📚 bookblog: ❤️❤️❤️🖤🖤 for Ultimate Spider-Man: Vol. 17, Clone Saga, by Brian Michael Bendis and Mark Bagley
I almost gave this four hearts because I kind of like how it turned out, and it did touch on some good Spider-Man themes. However, I then remembered all the comic book nonsense that happens here—and the way that so many of these issues demonstrate how terrible it would be to live in the (Ultimate) Marvel universe.
📚 bookblog: ❤️❤️❤️🖤🖤 for Ultimate Spider-Man: Vol. 16, Deadpool, by Brian Michael Bendis and Mark Bagley
As has been the case for the past few volumes, this has some genuinely interesting stuff in it (the X-Men crossover was more engaging than I’d like to admit), but for the most part, this feels like advancing a broader Marvel landscape than doing actual Spider-Man stuff.
Good joke here—and one I may share with the students in my games and learning class next semester. link to “Fantasy Morality - Existential Comics”
🔗 linkblog: my thoughts on 'Louisville francophones connect and explore with French-language podcast'
How have I missed this??? A French-language podcast here in Kentucky sounds right up my alley. Bonus, the latest episode is an homage to Karl Tremblay. link to “Louisville francophones connect and explore with French-language podcast”
I picked up this comic about a post-pandemic-apocalypse from the library on a whim. I have mixed feelings about this genre—especially since it’s hard to believe that it was begun before COVID-19. The story is somewhat interesting but choppy, and the characters are compelling but flat. The translation is rouuuugh, and I wonder how much better it might be in the original German. What saves this for me, though, is how clearly Swiss it is.
📚 bookblog: ❤️❤️❤️🖤🖤 for Ultimate Spider-Man: Vol. 15, Silver Sable, by Brian Michael Bendis and Mark Bagley
There’s some interesting stuff here, including Bendis’s riffs on power and responsibility and how that relates to secret identities. However, there’s too much welding to the broader Ultimate universe, including introducing characters I just don’t care about. I also still feel like Peter’s attitude toward MJ is more low-level misogyny than anything justified.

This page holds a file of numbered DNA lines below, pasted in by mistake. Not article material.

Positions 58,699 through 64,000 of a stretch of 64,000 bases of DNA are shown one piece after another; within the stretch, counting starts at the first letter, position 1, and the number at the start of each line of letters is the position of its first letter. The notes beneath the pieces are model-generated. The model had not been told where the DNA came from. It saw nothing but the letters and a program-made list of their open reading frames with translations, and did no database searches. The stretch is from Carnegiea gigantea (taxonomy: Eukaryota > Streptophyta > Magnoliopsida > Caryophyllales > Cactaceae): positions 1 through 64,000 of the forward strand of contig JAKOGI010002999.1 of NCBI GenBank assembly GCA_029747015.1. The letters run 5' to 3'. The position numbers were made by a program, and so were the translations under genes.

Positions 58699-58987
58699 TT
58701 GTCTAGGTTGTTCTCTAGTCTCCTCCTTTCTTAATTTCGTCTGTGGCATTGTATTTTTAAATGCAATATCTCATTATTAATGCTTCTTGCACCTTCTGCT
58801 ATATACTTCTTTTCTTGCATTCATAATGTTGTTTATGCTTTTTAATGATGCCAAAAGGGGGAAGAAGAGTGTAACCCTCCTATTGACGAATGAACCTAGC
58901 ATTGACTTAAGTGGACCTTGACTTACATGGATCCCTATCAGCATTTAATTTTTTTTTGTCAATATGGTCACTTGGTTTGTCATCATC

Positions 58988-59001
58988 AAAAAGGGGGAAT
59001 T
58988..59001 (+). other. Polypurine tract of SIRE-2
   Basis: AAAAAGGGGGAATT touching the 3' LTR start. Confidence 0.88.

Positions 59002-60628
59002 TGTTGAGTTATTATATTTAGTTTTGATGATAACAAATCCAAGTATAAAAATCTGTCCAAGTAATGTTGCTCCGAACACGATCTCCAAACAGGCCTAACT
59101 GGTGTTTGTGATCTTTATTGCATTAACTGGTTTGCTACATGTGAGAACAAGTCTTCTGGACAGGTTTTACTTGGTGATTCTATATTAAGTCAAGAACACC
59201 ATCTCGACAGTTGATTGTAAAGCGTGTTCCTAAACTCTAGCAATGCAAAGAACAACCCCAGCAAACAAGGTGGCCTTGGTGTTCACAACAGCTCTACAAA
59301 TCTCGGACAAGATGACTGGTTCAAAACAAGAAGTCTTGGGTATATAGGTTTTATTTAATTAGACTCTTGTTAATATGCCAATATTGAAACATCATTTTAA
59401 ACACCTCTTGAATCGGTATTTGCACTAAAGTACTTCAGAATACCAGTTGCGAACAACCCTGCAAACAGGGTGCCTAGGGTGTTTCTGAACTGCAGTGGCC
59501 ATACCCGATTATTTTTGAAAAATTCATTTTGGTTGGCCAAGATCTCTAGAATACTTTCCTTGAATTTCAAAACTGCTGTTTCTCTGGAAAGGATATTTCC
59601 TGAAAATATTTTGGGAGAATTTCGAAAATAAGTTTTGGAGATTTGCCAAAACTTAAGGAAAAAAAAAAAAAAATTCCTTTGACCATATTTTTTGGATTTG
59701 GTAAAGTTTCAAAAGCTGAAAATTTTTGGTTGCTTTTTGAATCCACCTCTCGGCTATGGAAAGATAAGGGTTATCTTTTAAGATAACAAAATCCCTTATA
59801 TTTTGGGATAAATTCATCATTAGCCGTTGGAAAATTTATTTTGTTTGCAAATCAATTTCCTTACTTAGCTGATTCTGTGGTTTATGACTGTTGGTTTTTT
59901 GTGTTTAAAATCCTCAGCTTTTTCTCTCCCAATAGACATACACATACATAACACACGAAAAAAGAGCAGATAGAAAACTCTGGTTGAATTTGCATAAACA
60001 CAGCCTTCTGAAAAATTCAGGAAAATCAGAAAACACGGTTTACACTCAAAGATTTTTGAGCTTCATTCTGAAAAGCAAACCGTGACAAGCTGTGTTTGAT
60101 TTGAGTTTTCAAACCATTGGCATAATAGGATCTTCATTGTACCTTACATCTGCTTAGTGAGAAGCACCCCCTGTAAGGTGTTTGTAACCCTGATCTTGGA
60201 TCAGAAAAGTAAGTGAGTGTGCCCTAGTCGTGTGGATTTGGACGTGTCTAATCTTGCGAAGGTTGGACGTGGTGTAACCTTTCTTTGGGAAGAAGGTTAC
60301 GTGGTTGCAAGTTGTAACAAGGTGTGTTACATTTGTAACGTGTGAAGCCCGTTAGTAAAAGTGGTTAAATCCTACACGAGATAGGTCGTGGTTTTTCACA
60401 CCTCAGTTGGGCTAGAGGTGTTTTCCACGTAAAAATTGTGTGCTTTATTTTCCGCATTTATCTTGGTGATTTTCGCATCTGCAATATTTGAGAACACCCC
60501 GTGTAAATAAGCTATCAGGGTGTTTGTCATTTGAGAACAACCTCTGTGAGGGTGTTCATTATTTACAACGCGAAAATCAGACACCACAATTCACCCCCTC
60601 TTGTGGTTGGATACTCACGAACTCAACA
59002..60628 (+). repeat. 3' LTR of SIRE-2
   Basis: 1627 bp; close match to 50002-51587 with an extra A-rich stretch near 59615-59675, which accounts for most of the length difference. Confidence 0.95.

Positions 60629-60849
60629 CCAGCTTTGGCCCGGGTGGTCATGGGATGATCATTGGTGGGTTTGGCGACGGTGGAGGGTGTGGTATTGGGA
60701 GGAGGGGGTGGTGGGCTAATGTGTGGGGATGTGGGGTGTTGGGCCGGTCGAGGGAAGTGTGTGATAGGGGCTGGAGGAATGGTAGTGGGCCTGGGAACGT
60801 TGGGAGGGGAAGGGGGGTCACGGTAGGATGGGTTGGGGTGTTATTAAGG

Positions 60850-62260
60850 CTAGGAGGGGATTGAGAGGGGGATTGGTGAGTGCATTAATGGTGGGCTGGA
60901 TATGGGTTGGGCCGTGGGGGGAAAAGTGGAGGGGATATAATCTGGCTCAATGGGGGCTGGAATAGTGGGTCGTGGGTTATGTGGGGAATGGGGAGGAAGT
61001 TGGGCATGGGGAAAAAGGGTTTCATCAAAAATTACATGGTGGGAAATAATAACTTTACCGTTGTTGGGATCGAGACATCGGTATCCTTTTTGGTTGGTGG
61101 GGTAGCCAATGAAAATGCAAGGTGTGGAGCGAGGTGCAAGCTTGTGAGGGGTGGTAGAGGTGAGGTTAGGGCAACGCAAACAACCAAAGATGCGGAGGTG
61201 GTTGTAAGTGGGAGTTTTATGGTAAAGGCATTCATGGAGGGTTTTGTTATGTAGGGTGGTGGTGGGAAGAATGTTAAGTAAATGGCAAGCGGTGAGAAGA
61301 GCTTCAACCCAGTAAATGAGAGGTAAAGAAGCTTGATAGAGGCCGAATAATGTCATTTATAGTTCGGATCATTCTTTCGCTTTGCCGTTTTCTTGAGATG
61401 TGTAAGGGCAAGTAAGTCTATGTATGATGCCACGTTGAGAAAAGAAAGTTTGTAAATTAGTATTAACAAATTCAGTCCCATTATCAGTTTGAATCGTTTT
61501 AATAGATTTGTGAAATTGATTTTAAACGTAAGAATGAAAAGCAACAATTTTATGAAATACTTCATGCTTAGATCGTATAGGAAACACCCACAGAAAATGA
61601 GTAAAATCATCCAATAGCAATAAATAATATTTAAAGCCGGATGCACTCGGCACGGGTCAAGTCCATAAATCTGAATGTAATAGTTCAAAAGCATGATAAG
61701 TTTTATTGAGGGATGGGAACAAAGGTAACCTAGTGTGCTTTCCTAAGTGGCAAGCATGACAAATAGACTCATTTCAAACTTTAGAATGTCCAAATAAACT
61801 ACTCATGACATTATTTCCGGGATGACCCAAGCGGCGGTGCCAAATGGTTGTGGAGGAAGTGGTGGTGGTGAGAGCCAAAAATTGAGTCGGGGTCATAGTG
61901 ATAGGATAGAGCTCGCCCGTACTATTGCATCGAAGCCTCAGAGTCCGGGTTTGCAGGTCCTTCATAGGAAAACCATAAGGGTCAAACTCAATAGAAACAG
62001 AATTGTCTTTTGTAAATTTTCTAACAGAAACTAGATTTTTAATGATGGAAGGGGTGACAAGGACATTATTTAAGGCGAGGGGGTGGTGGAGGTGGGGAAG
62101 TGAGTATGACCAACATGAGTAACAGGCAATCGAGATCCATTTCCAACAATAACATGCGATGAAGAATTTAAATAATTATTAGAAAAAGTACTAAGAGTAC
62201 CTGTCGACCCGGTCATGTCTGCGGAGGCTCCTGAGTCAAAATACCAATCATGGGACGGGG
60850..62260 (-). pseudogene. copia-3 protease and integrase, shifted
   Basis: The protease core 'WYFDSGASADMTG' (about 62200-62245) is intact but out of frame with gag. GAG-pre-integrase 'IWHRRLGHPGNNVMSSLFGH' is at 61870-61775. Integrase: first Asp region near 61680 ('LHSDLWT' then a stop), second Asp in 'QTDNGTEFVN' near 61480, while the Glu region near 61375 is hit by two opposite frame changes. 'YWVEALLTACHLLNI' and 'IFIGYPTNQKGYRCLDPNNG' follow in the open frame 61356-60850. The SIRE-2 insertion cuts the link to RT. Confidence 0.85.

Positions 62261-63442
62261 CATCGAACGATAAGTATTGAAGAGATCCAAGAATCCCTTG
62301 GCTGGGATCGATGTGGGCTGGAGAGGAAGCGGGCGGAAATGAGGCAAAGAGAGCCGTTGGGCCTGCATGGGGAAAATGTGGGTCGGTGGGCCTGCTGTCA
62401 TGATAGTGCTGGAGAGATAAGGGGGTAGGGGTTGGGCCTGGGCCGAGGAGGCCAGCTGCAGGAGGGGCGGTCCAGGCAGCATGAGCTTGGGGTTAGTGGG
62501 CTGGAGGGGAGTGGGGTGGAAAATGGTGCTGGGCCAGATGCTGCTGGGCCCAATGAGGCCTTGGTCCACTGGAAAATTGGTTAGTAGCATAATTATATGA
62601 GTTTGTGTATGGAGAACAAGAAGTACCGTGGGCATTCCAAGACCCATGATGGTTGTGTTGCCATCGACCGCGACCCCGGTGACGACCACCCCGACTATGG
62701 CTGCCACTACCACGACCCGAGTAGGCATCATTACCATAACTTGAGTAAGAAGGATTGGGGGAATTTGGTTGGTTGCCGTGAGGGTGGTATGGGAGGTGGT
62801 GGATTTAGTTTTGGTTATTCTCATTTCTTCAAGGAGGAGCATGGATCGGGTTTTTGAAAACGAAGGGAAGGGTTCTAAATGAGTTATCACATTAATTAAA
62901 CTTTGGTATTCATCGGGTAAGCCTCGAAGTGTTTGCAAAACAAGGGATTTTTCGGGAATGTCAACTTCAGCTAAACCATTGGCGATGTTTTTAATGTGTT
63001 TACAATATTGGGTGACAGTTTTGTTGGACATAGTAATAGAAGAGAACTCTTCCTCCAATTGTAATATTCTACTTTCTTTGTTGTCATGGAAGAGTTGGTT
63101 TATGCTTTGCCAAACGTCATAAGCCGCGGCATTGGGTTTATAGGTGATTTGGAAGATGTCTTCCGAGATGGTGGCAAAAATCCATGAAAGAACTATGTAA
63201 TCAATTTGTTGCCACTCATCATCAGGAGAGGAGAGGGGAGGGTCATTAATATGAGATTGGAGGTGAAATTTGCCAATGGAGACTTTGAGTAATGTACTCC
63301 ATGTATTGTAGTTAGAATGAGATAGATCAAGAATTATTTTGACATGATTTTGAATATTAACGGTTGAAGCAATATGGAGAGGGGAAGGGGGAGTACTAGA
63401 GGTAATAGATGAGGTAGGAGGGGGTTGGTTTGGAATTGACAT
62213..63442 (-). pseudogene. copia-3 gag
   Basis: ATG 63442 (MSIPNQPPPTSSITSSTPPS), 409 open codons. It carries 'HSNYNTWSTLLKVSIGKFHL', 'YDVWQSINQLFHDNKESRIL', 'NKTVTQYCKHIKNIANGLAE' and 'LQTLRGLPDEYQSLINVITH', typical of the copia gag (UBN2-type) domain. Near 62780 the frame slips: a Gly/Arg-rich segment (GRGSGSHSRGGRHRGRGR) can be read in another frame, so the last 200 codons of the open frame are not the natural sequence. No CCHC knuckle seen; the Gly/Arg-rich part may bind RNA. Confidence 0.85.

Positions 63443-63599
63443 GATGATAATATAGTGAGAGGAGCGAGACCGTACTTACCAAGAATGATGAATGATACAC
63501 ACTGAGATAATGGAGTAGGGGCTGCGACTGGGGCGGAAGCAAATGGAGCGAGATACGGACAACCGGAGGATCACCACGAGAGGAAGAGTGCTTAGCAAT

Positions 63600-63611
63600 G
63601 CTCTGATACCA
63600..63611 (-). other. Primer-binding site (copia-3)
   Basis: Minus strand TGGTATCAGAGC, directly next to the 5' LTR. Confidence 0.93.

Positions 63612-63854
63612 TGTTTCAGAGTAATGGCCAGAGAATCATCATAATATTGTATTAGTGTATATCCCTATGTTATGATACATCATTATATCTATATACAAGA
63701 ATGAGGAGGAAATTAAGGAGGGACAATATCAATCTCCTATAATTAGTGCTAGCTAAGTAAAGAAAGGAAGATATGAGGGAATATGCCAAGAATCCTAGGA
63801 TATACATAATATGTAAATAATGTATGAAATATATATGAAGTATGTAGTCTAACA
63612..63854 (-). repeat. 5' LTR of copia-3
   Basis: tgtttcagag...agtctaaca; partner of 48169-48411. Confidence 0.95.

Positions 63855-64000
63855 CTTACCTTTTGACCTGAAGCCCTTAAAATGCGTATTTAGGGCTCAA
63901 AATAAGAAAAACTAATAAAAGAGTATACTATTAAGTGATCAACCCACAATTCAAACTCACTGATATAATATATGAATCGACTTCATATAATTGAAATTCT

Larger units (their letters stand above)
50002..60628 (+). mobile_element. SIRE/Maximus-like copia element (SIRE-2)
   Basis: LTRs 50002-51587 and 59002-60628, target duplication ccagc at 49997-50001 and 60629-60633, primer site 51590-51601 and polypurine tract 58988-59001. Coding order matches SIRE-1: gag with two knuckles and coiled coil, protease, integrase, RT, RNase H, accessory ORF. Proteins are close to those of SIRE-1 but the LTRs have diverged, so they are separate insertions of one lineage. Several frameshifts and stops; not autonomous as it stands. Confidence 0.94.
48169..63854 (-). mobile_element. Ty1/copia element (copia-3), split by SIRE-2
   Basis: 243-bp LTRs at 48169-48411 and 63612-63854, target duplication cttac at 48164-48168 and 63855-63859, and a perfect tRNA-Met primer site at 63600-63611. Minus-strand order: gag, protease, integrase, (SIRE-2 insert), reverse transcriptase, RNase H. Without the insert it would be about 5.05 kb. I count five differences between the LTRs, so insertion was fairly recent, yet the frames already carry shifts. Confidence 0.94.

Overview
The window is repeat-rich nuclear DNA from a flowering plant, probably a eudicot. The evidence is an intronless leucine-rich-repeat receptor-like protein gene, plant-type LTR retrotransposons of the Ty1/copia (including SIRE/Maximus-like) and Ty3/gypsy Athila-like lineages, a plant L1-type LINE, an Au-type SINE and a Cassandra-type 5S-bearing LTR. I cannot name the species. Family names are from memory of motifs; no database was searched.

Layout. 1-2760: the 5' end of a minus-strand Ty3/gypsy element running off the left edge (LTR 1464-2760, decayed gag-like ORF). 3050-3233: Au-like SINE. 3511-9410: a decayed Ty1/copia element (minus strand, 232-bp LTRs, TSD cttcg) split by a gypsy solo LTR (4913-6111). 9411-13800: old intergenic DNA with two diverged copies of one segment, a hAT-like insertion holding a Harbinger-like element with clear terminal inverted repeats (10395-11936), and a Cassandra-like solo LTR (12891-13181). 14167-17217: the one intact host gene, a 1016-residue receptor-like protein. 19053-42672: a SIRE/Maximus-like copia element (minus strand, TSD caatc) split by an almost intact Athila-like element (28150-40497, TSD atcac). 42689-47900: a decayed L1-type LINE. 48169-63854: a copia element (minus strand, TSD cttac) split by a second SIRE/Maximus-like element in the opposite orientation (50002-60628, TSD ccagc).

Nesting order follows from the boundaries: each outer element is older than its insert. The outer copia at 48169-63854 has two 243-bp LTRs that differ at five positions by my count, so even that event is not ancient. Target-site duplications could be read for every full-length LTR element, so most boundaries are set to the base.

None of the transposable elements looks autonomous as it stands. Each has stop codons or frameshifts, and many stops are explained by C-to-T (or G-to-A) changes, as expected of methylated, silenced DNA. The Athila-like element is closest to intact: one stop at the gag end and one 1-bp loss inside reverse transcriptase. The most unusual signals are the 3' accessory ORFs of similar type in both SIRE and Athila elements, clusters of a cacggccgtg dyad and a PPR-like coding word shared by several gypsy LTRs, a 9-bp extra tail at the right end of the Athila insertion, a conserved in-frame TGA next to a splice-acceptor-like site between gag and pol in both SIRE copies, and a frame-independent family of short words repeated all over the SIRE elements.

📚 bookblog: ❤️❤️❤️🖤🖤 for Ultimate Spider-Man: Vol. 14, Warriors, by Brian Michael Bendis and Mark Bagley
Definitely not my favorite of the series. Lots of crossover nonsense with characters I don’t really care about. Way too much casual misogyny (Peter toward MJ and creators toward the women they put in impractical fanservice costumes). Starting to question my commitment to this series binge.
So excited to watch this! link to “Gary Oldman returns as Jackson Lamb in ‘Slow Horses’ Season 3 : NPR”
🔗 linkblog: mes pensées sur 'Le Québec pleure la mort du chanteur des Cowboys Fringants Karl Tremblay - rts.ch - Musiques'
J’écoute Les Cowboys Fringants depuis 2011, et Tremblay va me manquer beaucoup. lien pour “Le Québec pleure la mort du chanteur des Cowboys Fringants Karl Tremblay - rts.ch - Musiques”
This volume was excellent. Much more of the Sandbaggers vibes and less saving the world spy fiction. I ordered the third volume today!
I’ve been wanting to read this since binging all three series of The Sandbaggers, since I’ve seen it repeatedly referred to as a spiritual sequel. They weren’t kidding—the first story arc feels like a remix of the show! The third story arc was the least interesting to me (and probably the reason this didn’t get full marks). The first two deal with the cynicism of espionage and the brokenness of spies in the way I expected the series would, whereas the third arc felt more like a traditional spy story with maybe some furniture moving for future arcs.
📚 bookblog: ❤️❤️❤️🖤🖤 for Ultimate Spider-Man: Vol. 13, Hobgoblin, by Brian Michael Bendis and Mark Bagley
Peter and MJ’s relationship is one of my favorite things to follow this series, and that makes this volume a real disappointment. It seems like so much of the story is built around forcing drama and idiot balls into these two characters for the sake of adding twists and turns to the plot. Plus, it really comes through in this volume how often MJ is treated as an extension of Peter instead of a character with her own depth and agency.
📚 bookblog: ❤️❤️❤️❤️🖤 for Ultimate Spider-Man: Vol 12, Superstars, by Brian Michael Bendis and Mark Bagley
This is mostly crossover nonsense, but it’s actually kind of good? The Doctor Strange issues feel overly dramatic at points, but Peter’s nightmare is classic Spider-Man responsibility angst, so I’ll give it a pass.